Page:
I don’t think the text supports a “she deserves it” reading. It’s not played for laughs. Cerebus is exerting his power over her just as he’d exerted it over Weisshaupt (humiliating, condemning, and indirectly killing him), very much in “you’re not the boss of me” wise. The fact that she’d been messing with him until then isn’t relevant to the basic brutality and purpose of the act. The majority of the text is her thought balloons, and she’s both humiliated and physically disgusted – and significantly, it doesn’t even work: she recovers her position in their battle for control soon afterward. More significantly, the content of the Great Ascension in later pages delivers an incredible “you are unworthy” message to Cerebus based precisely on his willingness to do this very thing.
To stay with the immediate text, this scene in the cell also includes the first display of her fanaticism, where it’s revealed that she’s actually the author of Kevillism and her goals, far from the mere policy reform of suffrage, include profound militant sexual revolution. But interpreting her intensity at this point is tricky, in that it’s tied up somehow with the “cosmic role” that she’s trapped in, or rather the pair of roles that gets played over and over, including flashbacks to herself as Pope and Cerebus as the principled prisoner.
That’s all part of the utter shake-up of the subsequent trial, the scene which redefines literally everything that’s happened in the series to date, and which provides the foundation for all the points I discussed in God, an aardvark, and the man in between.
Even as Cerebus tries his hardest to get out of sentencing her to execution, his historical or spiritual “role” to do so keeps taking over, and I interpret Astoria’s insistent martyrdom to be the same – and yet, they keep switching roles, hallucinating back and forth between historical periods, to the extent that when he does pronounce the sentence, he is her instead and bellows “Kill him!” to confusion of all present. And that’s not played for laughs either. They’re both shattered by the intensity of these imposed roles and the effort to resist them.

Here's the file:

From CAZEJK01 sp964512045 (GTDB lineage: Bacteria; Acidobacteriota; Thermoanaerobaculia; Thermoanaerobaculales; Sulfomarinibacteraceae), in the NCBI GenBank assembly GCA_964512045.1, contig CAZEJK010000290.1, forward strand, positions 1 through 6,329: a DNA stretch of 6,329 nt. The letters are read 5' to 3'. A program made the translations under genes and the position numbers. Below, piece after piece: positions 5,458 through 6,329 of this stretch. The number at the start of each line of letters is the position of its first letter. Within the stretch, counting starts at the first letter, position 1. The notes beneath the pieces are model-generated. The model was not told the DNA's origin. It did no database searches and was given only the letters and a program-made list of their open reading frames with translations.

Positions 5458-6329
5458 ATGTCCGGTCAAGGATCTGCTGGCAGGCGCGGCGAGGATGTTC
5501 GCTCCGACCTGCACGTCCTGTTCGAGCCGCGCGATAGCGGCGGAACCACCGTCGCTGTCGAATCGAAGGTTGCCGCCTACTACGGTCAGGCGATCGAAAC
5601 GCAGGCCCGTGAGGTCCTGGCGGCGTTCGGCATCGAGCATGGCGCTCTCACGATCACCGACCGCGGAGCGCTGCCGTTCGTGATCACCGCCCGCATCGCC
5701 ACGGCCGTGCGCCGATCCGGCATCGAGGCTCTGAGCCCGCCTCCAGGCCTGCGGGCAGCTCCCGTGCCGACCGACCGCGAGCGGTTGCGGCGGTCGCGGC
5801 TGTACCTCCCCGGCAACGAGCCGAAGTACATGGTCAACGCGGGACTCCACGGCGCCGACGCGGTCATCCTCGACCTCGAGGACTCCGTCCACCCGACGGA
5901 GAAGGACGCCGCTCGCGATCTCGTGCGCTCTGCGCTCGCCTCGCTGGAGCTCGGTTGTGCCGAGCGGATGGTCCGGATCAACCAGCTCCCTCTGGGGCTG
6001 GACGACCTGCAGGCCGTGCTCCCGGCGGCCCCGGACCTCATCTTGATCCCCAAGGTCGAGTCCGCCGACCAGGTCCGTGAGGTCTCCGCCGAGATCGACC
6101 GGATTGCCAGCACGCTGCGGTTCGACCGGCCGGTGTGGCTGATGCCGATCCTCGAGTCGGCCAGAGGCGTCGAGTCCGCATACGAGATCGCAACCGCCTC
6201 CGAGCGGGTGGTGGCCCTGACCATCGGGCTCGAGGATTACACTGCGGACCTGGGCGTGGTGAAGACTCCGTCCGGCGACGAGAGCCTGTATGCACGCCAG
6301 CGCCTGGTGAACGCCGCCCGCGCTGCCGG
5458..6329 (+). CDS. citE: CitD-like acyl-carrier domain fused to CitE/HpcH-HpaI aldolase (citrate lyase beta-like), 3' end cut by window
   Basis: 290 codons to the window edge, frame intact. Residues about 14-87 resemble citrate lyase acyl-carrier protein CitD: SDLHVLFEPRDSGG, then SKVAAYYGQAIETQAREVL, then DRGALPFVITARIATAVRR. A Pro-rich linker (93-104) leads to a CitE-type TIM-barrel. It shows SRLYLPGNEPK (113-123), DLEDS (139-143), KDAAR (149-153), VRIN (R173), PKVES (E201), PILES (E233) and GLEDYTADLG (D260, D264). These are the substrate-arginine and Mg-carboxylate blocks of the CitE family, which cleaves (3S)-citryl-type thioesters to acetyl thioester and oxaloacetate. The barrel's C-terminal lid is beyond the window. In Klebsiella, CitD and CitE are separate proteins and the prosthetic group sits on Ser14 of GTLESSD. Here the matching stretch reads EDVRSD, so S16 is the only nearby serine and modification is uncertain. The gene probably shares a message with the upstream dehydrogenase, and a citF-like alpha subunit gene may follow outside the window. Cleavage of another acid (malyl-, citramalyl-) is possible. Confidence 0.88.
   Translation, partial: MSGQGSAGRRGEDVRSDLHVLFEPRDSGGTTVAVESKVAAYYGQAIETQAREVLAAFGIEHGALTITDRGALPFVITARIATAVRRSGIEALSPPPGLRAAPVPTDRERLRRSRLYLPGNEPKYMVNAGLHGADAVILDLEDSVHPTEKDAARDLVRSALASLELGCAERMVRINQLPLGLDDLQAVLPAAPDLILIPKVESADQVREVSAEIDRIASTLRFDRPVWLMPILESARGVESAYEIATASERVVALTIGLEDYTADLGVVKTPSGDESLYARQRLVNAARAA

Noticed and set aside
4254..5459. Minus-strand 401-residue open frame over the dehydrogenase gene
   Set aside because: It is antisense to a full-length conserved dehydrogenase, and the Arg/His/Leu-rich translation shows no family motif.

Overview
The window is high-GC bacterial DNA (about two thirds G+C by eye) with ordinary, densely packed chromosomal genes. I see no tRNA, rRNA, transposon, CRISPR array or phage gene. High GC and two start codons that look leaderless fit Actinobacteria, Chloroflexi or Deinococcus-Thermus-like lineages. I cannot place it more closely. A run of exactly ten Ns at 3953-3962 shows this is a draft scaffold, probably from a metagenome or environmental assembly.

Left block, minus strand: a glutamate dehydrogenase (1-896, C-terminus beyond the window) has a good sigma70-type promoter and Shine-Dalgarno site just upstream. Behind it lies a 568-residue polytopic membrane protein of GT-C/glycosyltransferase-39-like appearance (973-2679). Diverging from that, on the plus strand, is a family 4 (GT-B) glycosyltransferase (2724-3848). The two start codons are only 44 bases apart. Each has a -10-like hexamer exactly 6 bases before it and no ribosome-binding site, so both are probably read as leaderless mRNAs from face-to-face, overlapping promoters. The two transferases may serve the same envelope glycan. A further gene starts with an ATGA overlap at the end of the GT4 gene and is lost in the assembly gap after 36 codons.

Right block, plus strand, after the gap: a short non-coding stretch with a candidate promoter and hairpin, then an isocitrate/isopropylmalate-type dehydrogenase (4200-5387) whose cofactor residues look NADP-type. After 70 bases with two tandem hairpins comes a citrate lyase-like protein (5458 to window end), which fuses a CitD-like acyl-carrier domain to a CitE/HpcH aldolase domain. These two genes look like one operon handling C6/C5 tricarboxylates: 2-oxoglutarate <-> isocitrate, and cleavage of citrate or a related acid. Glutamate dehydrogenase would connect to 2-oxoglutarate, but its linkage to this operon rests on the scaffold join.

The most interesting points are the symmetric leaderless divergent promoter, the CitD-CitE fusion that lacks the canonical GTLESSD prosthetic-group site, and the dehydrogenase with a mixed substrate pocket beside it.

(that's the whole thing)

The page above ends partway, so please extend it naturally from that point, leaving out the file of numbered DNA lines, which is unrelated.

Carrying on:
By contrast, Michelle at first seems to be a minor figure. She appears in considerably less pages and her back-story is much less detailed, but I submit she’s at least as significant as Astoria in story terms. In Church & State Part 1, she’s introduced first as “the Countess,” unruffled and unusually compatible with Cerebus’ unusual psychology and personality, privileged but far from naive. Her back-story implies her role as a cordial rival to Weisshaupt who takes care of the Roach now and then.
Her dialogue imparts a lot of important information but in the fashion of speaking to a listener already knows it, and much of that isn’t revealed for a long time. So many, many pages later, one has to go back and re-read to understand what she is saying about the Cirinists and Kevillists, Astoria, Sir Gerrik, and Cirin, and how many of the conflicts of Church & State, and later stories, lie in this tangled little web of sex, kin, and control.
Readers of Cerebus, feast your eyes on that a while. You’re welcome. (Bonus point: Sir Gerrik is never ever seen in the entire series and plays no active role off-panel. Bummer.) (Other point: minor inconsistencies in different characters’ dialogues have led to much fan circles-and-arrows epiletic tree building; I’m taking the other route and merely passing them over, so certain details of the diagram can be considered “fuzzy.”)